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Discussion Starter · #1 ·
I came looking for crumbling historic buildings and the Cuban resilience to the US embargo. But the Cuba I saw had plenty of tourists, spruced up buildings, and a party atmosphere. People were having a great time under the blue skies.

Havana flourished as the largest natural port in the Caribbean. It helped bridge between Spain and the New World's trade routes, with the Spanish fleet stopping here amassing their numbers before heading back to Europe. Its recent history is quite muted, suffering from the embargo and trying to rely on other friends for tourism dollars. Many Canadians and Europeans were in town, taking advantage of cheap package holidays for a winter escape.





































































More photos on my website : http://www.globalphotos.org/havana.htm
 

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Wow... I realized Havana was one of the oldest cities in the continent, but I didn't realize it really wasn't a "colonial" city, but a regal capital that wouldn't look out of place in Old Europe.
 

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Several beautiful pharmacies dot the streets, with 2 on Obispo, the city's main shopping street. Drogueria Johnson was founded in 1886 and moved to the present location on Obispo in 1914. What we see today is a restoration after a devastating fire in 2006.







Not that far away is the next beautiful pharmacy in traditional decor. Farmacia Taquechel was founded in 1898 and was restored in 1996.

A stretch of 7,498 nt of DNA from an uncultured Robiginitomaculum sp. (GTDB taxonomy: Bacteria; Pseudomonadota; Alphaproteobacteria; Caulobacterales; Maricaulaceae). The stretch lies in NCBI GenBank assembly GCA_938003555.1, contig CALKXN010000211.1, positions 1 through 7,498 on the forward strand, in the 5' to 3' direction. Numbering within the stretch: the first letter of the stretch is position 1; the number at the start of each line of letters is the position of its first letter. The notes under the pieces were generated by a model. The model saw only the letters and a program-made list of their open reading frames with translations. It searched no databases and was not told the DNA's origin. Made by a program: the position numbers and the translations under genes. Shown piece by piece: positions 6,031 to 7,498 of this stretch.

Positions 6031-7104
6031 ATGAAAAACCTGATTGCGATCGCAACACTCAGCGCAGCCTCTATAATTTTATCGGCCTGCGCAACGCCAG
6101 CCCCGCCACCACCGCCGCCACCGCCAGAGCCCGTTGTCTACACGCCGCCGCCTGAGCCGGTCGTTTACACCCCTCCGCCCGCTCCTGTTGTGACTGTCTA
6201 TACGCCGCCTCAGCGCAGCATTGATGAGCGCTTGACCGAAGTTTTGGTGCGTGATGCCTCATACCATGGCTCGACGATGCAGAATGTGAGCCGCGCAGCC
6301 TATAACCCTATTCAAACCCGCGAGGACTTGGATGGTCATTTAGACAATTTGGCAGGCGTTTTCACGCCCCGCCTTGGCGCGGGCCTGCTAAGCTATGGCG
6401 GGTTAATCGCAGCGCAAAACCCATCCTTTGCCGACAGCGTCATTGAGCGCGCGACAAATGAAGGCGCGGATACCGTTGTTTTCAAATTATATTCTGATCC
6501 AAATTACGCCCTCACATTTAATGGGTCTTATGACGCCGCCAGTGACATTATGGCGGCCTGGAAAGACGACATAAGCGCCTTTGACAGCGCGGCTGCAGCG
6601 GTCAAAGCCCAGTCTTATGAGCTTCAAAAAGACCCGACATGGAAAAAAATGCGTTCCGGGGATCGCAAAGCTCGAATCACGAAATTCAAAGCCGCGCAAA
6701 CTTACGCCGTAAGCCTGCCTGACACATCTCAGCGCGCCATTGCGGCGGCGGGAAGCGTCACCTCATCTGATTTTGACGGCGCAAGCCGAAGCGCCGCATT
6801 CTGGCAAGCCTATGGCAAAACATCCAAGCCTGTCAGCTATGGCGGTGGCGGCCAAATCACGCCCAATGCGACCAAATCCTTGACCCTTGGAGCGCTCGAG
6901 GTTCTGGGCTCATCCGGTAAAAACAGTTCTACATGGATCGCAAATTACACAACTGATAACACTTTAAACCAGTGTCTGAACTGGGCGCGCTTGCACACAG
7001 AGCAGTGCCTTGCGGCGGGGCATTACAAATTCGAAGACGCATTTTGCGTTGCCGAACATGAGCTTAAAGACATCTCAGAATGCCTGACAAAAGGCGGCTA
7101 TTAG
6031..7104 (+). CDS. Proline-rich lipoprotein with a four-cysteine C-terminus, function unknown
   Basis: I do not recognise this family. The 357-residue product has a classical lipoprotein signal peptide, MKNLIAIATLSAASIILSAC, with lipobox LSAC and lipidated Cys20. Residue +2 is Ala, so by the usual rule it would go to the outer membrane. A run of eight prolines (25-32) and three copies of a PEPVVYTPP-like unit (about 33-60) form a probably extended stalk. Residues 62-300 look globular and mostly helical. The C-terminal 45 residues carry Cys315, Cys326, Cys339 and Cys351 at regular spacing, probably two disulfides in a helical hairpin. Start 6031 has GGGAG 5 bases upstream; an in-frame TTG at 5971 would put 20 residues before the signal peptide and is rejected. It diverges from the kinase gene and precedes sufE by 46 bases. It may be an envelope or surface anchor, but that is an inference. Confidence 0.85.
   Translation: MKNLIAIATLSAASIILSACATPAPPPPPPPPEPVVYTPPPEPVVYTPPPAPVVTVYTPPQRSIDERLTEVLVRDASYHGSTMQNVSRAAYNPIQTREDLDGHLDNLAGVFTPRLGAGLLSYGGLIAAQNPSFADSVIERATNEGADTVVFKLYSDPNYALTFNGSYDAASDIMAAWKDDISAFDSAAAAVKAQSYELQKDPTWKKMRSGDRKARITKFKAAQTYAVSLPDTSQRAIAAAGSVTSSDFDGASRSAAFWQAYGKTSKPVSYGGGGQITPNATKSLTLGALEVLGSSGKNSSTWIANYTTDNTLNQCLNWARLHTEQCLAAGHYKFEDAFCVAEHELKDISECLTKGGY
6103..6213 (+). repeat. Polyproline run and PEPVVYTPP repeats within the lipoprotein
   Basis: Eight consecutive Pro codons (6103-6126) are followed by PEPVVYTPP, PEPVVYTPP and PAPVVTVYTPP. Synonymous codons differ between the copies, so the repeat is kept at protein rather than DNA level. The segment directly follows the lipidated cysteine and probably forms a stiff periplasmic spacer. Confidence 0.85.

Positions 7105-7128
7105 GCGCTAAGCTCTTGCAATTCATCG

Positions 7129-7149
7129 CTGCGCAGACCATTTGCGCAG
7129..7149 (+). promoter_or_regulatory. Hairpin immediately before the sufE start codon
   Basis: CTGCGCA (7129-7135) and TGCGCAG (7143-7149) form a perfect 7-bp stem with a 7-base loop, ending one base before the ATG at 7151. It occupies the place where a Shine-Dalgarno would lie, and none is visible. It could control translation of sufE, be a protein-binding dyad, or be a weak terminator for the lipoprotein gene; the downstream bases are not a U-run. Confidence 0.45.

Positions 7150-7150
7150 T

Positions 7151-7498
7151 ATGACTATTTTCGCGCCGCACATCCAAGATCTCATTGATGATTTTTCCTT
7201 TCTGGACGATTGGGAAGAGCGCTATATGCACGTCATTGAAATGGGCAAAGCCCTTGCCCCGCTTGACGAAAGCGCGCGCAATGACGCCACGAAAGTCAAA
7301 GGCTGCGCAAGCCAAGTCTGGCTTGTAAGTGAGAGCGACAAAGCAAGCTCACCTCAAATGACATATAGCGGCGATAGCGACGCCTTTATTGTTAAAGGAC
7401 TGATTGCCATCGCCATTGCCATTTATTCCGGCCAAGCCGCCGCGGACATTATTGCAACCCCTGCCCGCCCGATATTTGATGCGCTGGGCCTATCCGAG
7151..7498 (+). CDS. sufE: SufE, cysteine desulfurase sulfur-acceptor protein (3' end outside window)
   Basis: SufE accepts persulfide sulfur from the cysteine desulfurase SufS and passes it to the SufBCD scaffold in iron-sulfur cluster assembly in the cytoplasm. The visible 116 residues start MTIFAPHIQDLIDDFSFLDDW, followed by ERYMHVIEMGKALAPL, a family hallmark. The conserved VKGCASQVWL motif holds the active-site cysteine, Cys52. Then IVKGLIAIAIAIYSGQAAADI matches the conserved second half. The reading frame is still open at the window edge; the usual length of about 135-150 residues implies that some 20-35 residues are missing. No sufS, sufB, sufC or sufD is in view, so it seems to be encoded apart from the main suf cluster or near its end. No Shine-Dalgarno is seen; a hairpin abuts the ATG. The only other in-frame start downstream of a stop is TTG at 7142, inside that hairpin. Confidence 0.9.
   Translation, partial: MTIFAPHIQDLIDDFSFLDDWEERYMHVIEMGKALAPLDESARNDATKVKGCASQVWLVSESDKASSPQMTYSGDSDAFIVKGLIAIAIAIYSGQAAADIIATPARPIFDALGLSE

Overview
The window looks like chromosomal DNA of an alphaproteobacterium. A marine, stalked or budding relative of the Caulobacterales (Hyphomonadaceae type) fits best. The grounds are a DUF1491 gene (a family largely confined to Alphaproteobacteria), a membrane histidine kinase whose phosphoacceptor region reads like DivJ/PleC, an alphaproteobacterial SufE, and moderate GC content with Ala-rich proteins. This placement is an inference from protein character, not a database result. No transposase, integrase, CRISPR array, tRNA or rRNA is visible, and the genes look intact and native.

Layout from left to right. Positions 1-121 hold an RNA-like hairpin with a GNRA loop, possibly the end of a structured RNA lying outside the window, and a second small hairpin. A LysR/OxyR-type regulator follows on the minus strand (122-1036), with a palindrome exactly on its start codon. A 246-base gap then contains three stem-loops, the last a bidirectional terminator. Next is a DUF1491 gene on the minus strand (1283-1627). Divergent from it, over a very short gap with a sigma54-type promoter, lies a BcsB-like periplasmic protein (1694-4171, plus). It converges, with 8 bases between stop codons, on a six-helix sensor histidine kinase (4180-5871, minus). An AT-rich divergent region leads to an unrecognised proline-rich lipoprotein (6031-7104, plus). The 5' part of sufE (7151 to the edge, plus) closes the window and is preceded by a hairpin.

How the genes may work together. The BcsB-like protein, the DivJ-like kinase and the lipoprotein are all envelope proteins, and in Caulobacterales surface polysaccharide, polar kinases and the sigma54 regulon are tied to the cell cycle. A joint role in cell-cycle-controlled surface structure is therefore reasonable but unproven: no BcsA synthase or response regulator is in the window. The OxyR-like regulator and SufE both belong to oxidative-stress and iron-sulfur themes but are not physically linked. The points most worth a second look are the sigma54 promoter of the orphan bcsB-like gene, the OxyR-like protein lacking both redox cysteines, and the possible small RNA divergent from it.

Museo de la Farmacia Habanera occupies the old Farmacia La Reunion, which was founded in 1853 but closed when the revolution came.

















 

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Discussion Starter · #6 ·
Plaza de la Revolucion was designed in the 1920s to impress, just like Paris' Place de l'Etoile, with avenues radiating out from here. Unfortunately, the grandeur is tarnished by the ugly 1950's style government buildings around it.







The Memorial a Jose Marti is the city's tallest structure. Standing at 138.5m tall, you first need to find an entrance to the ramp up, pay your way, then pay again for the observation deck elevator. Admission prices are very affordable, and it is definitely worth paying your way up for the view.





No need to climb a long flight of stairs, and the observation deck has some air conditioning. Looking east, the city actually is not that high-rise or dense.





The historic centre is to the northeast. You can make out Capitolio to the left.



To the north, the beautiful blue ocean awaits.









More residential areas followed from the other windows.







 

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Discussion Starter · #8 ·
West of the historic centre and Vedado, Miramar is a diplomatic area with beautiful mansions and leafy streets that was home to the wealthy and foreigners before the revolution. Tourists often come here for the Tropicana cabaret, but it is worth a stop here just to explore the streets, greenery, and serenity.

























More : https://www.globalphotos.org/havana03.htm
 

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Discussion Starter · #10 ·
The Capitolio's dome looks just like its counterpart in Washington DC. Too bad I could only enjoy this massive structure's exterior only as the building is under renovation. The government no longer meets here, as after the revolution, it became a ministry building.



Across the street to the north is the beautiful Grand Teatro, which dates from the 19th century.







Other nice structures also line the Paseo de Marti fronting both buildings.











More on my website : https://www.globalphotos.org/havana.htm
 
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